I am prompted to write a couple of lines this week about corks and in particular Technical Corks, the new age of taint free corks. Not so long back I was sampling a bottle of our lovely Bordeaux varietal Cabernet Franc with a business partner when she turned to me and said “David, why do you use a composite cork with such a great wine?” Her inference was that the cork was cheap and low quality in comparison to the contents it was looking after!! After recovering from the initial shock of the question – coming from someone whose wine knowledge infinitely exceeds mine – my response was measured but passionate “It may look like an old composite cork, but that is a BTEC technical cork – with a 5 year performance guarantee AND no taint!”
She looked surprised that this quiet mini revolution in wine closures had completely missed her! And I realised once again how badly we as a wine industry communicate and fail to get such positive messages out to our customers and even internally to parts of our industry! But the world of closures and cork has moved on. There is certainly a school of thought out there that says “Just use a screw top – Stelvin it” But I have to disagree. Our initial market research showed a very strong preference to bottle our wine with cork – to effectively mark it as high quality. Don’t forget you still need the added benefits of gentle maturation through oxygen ingress over time. And then of course it has to be taint or TCA free? Enter the new world of technical corks![/fusion_builder_column][fusion_builder_column type=”1_1″ background_position=”left top” background_color=”” border_size=”” border_color=”” border_style=”solid” spacing=”yes” background_image=”” background_repeat=”no-repeat” padding=”” margin_top=”0px” margin_bottom=”0px” class=”” id=”” animation_type=”” animation_speed=”0.3″ animation_direction=”left” hide_on_mobile=”no” center_content=”no” min_height=”none”]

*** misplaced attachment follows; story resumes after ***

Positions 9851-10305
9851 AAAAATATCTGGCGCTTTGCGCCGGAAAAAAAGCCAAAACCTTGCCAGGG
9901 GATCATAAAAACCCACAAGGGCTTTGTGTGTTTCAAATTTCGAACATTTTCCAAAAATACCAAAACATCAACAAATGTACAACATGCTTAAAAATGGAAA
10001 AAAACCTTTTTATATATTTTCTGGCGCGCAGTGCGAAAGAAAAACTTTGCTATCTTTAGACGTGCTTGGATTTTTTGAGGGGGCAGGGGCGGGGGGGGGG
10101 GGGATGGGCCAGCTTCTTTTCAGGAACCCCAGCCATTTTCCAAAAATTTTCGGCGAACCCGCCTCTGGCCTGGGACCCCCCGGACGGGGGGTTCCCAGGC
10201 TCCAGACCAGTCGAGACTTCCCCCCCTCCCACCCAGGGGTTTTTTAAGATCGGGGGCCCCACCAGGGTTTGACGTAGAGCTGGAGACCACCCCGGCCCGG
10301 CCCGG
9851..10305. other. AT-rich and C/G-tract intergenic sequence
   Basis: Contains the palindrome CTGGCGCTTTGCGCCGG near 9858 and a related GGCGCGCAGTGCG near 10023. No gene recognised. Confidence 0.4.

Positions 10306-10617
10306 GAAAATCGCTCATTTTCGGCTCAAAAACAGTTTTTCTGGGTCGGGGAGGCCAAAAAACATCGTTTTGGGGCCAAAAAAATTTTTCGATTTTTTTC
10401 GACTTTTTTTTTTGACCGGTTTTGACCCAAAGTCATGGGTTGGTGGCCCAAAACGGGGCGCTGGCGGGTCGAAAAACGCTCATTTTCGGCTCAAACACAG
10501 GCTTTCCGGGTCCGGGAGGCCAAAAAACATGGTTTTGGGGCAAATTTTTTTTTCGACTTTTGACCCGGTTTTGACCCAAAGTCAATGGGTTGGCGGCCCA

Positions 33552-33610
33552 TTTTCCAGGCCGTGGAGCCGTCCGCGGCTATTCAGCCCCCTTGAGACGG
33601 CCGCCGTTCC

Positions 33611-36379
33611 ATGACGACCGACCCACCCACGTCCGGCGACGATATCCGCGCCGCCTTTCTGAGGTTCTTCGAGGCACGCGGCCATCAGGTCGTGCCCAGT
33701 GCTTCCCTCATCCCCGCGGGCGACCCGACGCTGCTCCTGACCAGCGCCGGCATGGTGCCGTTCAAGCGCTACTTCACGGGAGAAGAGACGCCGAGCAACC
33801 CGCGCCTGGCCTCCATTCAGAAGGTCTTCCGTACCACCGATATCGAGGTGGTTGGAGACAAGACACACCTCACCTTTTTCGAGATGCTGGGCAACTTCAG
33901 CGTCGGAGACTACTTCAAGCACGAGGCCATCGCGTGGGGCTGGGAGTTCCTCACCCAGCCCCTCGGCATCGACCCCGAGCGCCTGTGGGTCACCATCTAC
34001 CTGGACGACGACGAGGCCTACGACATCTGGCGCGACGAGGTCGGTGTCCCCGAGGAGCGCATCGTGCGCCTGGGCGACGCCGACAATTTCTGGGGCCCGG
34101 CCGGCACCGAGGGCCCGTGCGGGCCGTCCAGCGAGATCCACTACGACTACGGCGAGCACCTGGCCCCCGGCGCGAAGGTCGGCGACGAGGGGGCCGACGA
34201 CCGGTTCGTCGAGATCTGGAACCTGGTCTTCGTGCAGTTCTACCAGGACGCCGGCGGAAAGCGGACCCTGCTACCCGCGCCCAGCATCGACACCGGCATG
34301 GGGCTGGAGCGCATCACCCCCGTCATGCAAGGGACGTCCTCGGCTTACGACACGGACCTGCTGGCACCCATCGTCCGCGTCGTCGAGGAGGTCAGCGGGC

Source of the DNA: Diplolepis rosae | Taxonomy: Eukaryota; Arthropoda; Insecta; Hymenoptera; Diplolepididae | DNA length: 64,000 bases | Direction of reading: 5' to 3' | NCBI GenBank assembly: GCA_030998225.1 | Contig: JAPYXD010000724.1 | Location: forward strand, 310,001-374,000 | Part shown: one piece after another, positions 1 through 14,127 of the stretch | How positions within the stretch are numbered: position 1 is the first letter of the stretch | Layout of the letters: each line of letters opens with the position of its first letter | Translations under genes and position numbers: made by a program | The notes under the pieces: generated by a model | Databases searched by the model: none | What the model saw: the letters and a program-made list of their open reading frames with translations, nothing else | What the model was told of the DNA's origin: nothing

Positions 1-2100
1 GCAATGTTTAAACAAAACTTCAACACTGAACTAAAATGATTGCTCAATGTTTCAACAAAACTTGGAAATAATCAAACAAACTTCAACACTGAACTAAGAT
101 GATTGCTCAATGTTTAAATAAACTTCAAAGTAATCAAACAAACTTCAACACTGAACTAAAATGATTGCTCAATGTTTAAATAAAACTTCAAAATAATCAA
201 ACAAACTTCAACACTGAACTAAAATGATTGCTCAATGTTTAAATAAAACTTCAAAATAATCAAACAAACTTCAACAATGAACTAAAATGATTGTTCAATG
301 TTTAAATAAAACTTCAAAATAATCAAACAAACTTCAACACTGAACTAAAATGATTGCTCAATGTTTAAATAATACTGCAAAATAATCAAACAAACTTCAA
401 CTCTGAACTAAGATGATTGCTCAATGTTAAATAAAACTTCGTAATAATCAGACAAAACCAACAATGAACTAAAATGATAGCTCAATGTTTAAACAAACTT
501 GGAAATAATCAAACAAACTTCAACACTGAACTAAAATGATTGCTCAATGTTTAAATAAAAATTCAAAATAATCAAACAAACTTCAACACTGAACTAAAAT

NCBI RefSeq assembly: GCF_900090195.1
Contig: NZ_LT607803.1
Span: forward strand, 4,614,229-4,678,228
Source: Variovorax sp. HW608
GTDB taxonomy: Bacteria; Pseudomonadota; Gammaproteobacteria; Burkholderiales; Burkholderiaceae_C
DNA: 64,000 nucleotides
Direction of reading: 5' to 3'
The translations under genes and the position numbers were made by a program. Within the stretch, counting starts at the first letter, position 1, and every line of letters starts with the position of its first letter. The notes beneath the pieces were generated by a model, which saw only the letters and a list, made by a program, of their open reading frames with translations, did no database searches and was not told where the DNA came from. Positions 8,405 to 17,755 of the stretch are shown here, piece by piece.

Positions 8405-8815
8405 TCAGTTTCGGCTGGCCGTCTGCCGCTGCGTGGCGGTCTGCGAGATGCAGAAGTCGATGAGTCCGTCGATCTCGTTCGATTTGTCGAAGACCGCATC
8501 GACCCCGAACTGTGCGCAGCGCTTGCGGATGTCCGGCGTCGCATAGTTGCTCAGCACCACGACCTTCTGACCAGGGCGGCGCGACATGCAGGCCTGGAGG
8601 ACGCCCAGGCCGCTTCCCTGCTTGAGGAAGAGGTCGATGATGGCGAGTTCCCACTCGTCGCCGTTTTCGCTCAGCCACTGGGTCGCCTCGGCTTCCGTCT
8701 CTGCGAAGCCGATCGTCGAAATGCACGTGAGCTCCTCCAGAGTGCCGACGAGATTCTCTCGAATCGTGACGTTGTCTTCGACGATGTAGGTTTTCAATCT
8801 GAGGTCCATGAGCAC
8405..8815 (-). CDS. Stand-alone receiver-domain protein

I was recently looking at an opening offer from the UK’s award winning cooperative wine merchants The Wine Society for red / white Burgundy. A significant part of Pinot Noir’s attraction is its nose or bouquet and consequently top producers in that region cannot afford the risk of taints from cork during bottle maturation. The wines were listed by sub region and almost every section made specific mention that the wines were now closed using DIAM (a leading and more publicised brand of technical cork) closures for their wines.
Be careful – it may look like a composite cork but the chances are increasing that if the wine is a good one, it will now be a technical cork. Technical taint free corks are produced by grinding the usual cork bark into small pieces, safely extracting the taints / TCA and then re-composing them back to into a cork. The resultant technical cork now has no structural defects and allows slow consistent “bottle to bottle” ageing / oxygen ingress without taints. And you still have the sheer cultural pleasure of hearing that “pop” when you pull it open! The new age of reliable taint free wines has arrived.
We will be using the best technical taint free corks available for Paradise Rescued wines.[/fusion_builder_column][/fusion_builder_row][/fusion_builder_container]